Sovereign Rarities Ltd
Auction 5  15 Mar 2022
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Lot 14

Starting price: 4000 GBP
Price realized: 30 000 GBP
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Brutus with L. Plaetorius Caestianus, silver 'Eid Mar' Denarius, c.43-44 BC, struck to commemorate the assassination of Julius Caesar on the Ides of March, head right, BRVT [ ] L·PLAET·CEST, rev. Pileus between two mismatching daggers, EID. MAR. below (FFC 10. B. Iunia 52 and Plaetoria 13. Syd. 1301. C 15. Sear Imperators 216. Kent-Hirmer pl. 27, 98 [these dies], Cahn, EIDibus MARtiis, Q. Tic. 18, 1989, 10b and pl. 2, 108, Cr. 508/3); together on necklace with 12 Republic/Imperatorial Denarii including Q. Caecilius Metellus Pius Scorpio, silver Denarius, 47-46 BC, Utica mint, struck during African campaign. An intriguing group, each coin darkened with saltwater porosity from their time in the sea, all later coated with silver plate, each holed two or three times, the Ides of March Denarius clearly identifiable with some good detail remaining, extremely rare and one of the most iconic numismatic issues of the ancient world. (13)

'Roman Coins Found at Joppa' – these coins, Spink Numismatic Circular XC, November 1982, p.306

Brutus's Ides of March Denarius is arguably the most famous ancient Roman coin of them all, avidly sought-after for its relation to one of ancient history's most significant events – the assassination of Julius Caesar. On the 15th of March – the Ides – in 44 BC, more than sixty senators led by Marcus Junius Brutus and Gaius Cassius Longinus attacked Caesar at a senate meeting, stabbing him more than 20 times and leaving his body on the Senate floor where he fell. The dictator's murder, so soon after the civil war of 49-45 BC, threw a fresh wave of conflicts into motion, triggered a second civil war, and ultimately caused the end of the Roman Republic.

Brutus, before his death by suicide in 42 BC after defeat by Caesar's successors, oversaw the production of a new Denarii intended to commemorate his Ides of March assassination. Such was the shocking nature of this coinage that it attracted contemporary comment; the Severan politician and author Cassius Dio (c.155-235) noted that "Brutus stamped upon the coins which were being minted his own likeness and a cap​ and two daggers, indicating by this and by the inscription that he and Cassius had liberated the fatherland". (Cass. Dio 47.25.3). Brutus, clearly proud of his actions, depicted the assassination viscerally on his coinage through the daggers that killed Caesar and the date of the deed. And, like Oliver Cromwell more than 1,500 years later, arrogance led him place his own portrait on the coinage – a hypocritical act, considering he had accused Caesar of trying to be a king when he did the same.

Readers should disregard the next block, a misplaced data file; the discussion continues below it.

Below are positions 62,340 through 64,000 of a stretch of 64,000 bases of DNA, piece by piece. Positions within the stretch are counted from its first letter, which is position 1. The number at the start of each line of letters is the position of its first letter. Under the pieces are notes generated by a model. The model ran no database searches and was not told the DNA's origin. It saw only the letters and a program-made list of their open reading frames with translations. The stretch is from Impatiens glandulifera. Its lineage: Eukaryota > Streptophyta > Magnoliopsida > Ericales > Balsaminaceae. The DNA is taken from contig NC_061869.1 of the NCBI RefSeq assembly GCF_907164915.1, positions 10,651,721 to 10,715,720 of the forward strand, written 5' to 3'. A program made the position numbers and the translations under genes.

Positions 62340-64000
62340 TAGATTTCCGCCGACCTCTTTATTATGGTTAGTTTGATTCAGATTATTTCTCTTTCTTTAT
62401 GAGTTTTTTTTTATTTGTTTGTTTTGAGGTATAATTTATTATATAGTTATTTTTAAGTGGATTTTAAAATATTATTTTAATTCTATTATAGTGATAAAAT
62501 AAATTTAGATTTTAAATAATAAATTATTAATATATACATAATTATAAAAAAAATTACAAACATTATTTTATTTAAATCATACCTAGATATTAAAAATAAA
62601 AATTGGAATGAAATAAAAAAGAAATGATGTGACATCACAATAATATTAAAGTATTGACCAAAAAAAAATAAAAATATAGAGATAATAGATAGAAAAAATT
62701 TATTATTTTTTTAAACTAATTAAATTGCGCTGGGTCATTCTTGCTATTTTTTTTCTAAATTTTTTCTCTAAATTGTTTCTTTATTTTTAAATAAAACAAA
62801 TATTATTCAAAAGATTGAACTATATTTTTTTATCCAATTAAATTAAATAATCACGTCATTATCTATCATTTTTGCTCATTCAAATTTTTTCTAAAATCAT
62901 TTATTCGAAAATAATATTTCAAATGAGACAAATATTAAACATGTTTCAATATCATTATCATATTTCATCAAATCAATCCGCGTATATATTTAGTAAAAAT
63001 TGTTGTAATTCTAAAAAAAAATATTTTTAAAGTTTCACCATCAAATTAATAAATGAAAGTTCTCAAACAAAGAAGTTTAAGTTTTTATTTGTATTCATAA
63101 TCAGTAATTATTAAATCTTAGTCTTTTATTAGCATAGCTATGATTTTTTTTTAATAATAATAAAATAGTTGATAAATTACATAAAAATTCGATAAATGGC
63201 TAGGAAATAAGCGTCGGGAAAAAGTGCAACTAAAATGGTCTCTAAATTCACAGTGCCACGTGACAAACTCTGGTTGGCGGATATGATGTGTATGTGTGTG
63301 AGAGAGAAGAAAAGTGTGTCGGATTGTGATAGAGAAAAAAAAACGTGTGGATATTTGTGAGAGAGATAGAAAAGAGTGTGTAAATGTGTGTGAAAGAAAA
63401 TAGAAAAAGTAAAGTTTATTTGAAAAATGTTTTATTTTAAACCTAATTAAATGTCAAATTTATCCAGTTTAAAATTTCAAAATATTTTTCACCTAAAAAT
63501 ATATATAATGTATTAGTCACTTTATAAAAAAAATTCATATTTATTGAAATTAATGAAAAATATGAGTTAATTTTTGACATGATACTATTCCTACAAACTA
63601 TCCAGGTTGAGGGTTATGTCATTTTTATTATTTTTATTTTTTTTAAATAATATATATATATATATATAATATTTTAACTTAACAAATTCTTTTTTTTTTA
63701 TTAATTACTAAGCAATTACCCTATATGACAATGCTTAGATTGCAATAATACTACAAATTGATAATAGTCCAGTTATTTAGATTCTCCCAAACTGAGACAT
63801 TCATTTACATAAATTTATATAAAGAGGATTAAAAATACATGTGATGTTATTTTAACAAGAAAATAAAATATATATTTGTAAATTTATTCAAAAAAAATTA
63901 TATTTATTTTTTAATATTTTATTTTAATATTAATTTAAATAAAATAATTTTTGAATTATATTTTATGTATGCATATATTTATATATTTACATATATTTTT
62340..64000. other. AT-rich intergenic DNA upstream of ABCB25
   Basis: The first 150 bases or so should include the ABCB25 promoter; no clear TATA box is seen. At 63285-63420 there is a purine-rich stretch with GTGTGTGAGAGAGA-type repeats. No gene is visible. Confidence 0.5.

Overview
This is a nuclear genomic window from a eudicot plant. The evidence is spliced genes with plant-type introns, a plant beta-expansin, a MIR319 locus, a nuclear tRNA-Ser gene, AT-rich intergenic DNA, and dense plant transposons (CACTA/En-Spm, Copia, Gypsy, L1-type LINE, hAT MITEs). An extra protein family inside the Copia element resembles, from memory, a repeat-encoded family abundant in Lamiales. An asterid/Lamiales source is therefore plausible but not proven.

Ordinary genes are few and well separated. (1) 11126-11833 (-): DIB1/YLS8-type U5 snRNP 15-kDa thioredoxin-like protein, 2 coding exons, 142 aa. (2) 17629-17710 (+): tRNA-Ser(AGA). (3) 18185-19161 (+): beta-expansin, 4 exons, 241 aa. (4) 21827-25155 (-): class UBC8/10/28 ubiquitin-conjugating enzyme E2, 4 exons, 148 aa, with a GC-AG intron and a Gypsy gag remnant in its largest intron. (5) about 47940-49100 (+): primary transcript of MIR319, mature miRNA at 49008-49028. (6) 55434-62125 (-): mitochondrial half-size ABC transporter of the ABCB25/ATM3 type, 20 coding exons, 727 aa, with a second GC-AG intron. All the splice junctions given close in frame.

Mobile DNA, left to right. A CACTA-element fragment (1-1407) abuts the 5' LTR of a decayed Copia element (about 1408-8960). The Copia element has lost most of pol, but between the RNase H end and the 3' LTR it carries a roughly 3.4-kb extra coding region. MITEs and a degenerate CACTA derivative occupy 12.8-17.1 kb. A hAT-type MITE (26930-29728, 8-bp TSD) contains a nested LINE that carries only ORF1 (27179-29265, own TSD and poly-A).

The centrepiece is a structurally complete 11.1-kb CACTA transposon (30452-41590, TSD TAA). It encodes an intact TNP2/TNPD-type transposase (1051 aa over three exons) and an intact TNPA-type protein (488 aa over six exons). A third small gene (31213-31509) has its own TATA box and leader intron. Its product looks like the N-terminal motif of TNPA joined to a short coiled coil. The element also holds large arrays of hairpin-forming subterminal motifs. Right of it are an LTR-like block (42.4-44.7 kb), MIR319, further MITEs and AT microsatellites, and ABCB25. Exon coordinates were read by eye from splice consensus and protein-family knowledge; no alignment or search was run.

This group of Denarii was discovered on a beach in Joppa, Palestine in the mid-19th century. Having spent centuries exposed to saltwater the coins had toned to a deep black, and so the well-meaning finder plated each coin with silver and pierced them to create a necklace. Unfortunately – and somewhat ironically – it is Brutus's coin that bears the most stab wounds.

This group is accompanied by copies of two letters, one dated 1948 from David Owen, then Director of the City Museum, Leeds, the other dated 1955 from Michael Grant, then President of the Royal Numismatic Society. Both deem the group of coins to be genuine, and the former expresses an interest in acquiring the coin.

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